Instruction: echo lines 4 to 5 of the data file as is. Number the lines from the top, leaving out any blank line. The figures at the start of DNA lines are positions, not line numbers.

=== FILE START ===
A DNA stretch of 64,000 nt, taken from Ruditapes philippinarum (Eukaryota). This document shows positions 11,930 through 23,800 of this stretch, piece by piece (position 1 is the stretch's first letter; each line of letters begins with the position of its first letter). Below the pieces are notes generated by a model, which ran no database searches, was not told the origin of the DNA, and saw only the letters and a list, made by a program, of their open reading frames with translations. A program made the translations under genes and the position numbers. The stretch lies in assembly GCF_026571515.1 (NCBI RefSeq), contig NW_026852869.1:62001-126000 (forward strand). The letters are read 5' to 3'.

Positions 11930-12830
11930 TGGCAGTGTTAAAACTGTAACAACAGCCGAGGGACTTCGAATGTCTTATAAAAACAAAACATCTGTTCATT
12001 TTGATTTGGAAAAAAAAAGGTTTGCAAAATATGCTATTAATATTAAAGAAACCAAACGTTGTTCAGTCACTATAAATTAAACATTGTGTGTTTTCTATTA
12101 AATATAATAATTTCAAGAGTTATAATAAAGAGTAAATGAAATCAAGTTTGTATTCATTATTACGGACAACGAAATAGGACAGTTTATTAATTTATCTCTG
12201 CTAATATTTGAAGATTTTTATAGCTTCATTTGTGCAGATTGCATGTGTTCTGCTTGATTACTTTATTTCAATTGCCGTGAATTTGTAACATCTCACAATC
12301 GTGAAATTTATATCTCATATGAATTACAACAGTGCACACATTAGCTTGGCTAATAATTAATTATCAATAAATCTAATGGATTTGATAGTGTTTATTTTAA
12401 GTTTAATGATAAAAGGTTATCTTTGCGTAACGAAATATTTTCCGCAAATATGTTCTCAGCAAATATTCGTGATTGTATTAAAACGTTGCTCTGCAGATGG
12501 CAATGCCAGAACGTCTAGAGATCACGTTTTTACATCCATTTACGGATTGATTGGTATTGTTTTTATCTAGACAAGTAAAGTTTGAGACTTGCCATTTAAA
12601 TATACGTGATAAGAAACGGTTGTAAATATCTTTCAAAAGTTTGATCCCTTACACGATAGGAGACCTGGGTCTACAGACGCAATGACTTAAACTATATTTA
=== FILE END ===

12001 TTGATTTGGAAAAAAAAAGGTTTGCAAAATATGCTATTAATATTAAAGAAACCAAACGTTGTTCAGTCACTATAAATTAAACATTGTGTGTTTTCTATTA
12101 AATATAATAATTTCAAGAGTTATAATAAAGAGTAAATGAAATCAAGTTTGTATTCATTATTACGGACAACGAAATAGGACAGTTTATTAATTTATCTCTG